Clackamas County has met many of the prerequisites for reopening its economy in the wake of the Covid-19 shutdowns, but still falls short in key areas of testing, contact tracing, isolation facilities and personal protective equipment supply for first responders.
That’s according to the county’s draft reopening plan, which was completed by staff this week and made available to the public on the county’s website in advance of a hearing before the Board of Commissioners on Tuesday.
The county meets Governor Kate Brown’s requirements for declining prevalence of Covid-19, testing capacity, outbreak planning preparedness, health care capacity and supply of PPE at the county’s four hospitals.
But it has not met specific criteria for establishing testing sites accessible to underserved communities, hiring at least 15 contact tracers per 100,000 residents, making hotel rooms available for Covid-19 patients who cannot self-isolate and having enough PPE available to meet the needs of the county’s first responders.
The county’s first hospitalization for Covid-19 was recorded more than two months ago, on March 11. Peak hospitalizations hit in late March and early April. The county has seen a decline in hospitalizations related to the virus for the past two weeks, according to the report.
Testing capacity, which is measured based on a health region that also includes Multnomah and Washington counties, has far exceeded the state requirements.
Based on population, the region needs to administer 5,865 tests per week to meet the threshold. Testing capacity is now at approximately 12,400 per week — more than twice the needed capacity.
The county’s four hospitals — Providence Willamette Falls Hospital in Oregon City, Kaiser Sunnyside Medical Center, Legacy Meridian Park Hospital and Providence Milwaukie Hospital — have submitted letters confirming that they have at least a 30-day supply of PPE on hand, and sufficient capacity to provide care for a projected 20% increase in suspected or confirmed COVID‐19 cases.
One of the most difficult reopening hurdles for the county to clear has been hiring and training enough contact tracers to track the recent contacts of each person who tests positive for Covid-19.
The county had eight contact tracers on staff when the coronavirus pandemic began, who tracked outbreaks of sexually transmitted diseases such as hepatitis and syphilis. Based on population, they need at least 63 full-time tracers to meet the governor’s requirements — including some who are able to work in multiple languages and cultures.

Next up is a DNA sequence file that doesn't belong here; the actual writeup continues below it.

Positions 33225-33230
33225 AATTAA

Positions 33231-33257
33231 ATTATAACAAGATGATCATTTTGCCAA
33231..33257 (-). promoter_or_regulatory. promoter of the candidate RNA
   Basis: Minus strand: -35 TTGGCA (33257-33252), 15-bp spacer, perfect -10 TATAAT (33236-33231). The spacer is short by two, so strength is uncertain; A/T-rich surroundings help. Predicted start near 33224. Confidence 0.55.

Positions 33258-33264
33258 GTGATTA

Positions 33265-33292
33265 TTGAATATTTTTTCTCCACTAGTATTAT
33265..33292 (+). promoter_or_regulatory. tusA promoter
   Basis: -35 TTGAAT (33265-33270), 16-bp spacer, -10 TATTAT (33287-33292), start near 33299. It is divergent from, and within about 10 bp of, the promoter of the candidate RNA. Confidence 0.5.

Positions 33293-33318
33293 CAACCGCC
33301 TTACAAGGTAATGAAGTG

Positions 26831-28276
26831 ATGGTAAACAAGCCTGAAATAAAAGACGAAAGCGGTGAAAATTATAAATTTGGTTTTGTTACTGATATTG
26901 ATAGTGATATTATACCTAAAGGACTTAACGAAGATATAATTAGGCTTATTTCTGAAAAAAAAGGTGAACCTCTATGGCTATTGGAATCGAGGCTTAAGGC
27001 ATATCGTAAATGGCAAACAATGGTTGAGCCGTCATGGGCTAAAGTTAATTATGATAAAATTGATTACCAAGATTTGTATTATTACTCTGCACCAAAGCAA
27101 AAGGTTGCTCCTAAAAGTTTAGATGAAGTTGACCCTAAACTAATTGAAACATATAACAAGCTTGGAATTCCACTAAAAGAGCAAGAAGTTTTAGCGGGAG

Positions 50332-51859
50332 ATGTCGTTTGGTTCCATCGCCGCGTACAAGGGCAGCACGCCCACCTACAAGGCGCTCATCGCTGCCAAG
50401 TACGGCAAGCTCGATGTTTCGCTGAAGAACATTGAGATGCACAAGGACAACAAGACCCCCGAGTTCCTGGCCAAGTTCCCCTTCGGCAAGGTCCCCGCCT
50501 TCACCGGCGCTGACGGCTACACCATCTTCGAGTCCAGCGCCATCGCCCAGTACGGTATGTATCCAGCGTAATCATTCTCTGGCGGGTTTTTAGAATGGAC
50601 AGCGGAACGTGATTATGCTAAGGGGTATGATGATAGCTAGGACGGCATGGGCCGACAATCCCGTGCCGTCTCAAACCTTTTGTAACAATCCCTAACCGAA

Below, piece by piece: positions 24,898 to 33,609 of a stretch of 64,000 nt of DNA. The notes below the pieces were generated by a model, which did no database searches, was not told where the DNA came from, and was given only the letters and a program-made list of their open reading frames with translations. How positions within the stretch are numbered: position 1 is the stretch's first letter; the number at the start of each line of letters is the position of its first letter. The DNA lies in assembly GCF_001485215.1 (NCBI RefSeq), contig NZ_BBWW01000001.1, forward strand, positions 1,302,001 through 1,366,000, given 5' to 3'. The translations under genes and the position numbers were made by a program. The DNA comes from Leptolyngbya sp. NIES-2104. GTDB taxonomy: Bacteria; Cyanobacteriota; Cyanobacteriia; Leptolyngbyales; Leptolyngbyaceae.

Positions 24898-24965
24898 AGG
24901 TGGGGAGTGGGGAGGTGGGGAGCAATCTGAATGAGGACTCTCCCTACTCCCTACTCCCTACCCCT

The county has already expanded its staff of tracers to 21 and plans to hire another 20 by the end of next week, according to the draft report. The county recently learned that they don’t actually have to have hired the necessary contact tracers in order to be approved for reopening; they just need to have a plan for meeting the requirement within the time frame required by the state.
“The county has a plan in place to reach the minimum 63 contact tracers required to meet this prerequisite through temporary hiring, contracting, Medical Reserve Corp Volunteers, and relying on OHA’s staff,” the report says.
Another prerequisite the county has not yet met is to provide accommodations for those who test positive for the virus and do not have a safe, stable place to self‐isolate.
The county currently has contracted with one such location: the Alton Collins Retreat Center in Eagle Creek, which can provide housing for up to 20 individuals, with case management by Do Good Multnomah and wellness checks are provided by Clackamas Fire District paramedics.
The county has identified six more potential sites, which would accommodate lodging for up to 300 individuals. These include The Grove Camp & Retreat Center in Canby, SnoozInn in Wilsonville and Best Western in Oregon City.
The Clackamas County Emergency Operations Center, which is heading up the collection and distribution of PPE for the county’s first responders, says it has met the 30-day supply requirements for N95 and surgical masks, face shields and gloves, but has only about 10 percent each of the needed amounts for gowns and Tyvek suits.
The county said it believes it will be able to meet these shortfalls based on requests from the state Office of Emergency Management and continued fulfillment from the normal supply chains.
Despite the challenges, the county believes it will meet the seven criteria and be ready to apply for reopening by Friday, May 22, assuming county commissioners sign off this week. Once submitted, the county’s application for reopening is subject to the approval of the governor’s office and Oregon Health Authority.
Last week, Governor Brown approved 31 of the 33 counties that had applied to begin reopening on May 15. The two she denied were Marion — one of the state’s largest and most severely impacted counties — and neighboring Polk.
“My job is to make hard decisions, even when they are unpopular,” the governor said in a press conference on Thursday. “When it comes to the health and safety of Oregonians, the buck stops here.”
Counties who are approved for Phase 1 may begin the limited reopening of their businesses, restaurants, bars, personal services, churches, theaters and health clubs, under new sector-specific guidelines, physical distancing restrictions and limited occupancy requirements.
They must remain at Phase 1 for at least three weeks before they can apply for the second phase of reopening.
The Clackamas County Board of Commissioners will review the draft plan and decide whether to proceed at a hearing scheduled for 10 a.m. Tuesday. Residents are invited to participate via Zoom or by phone.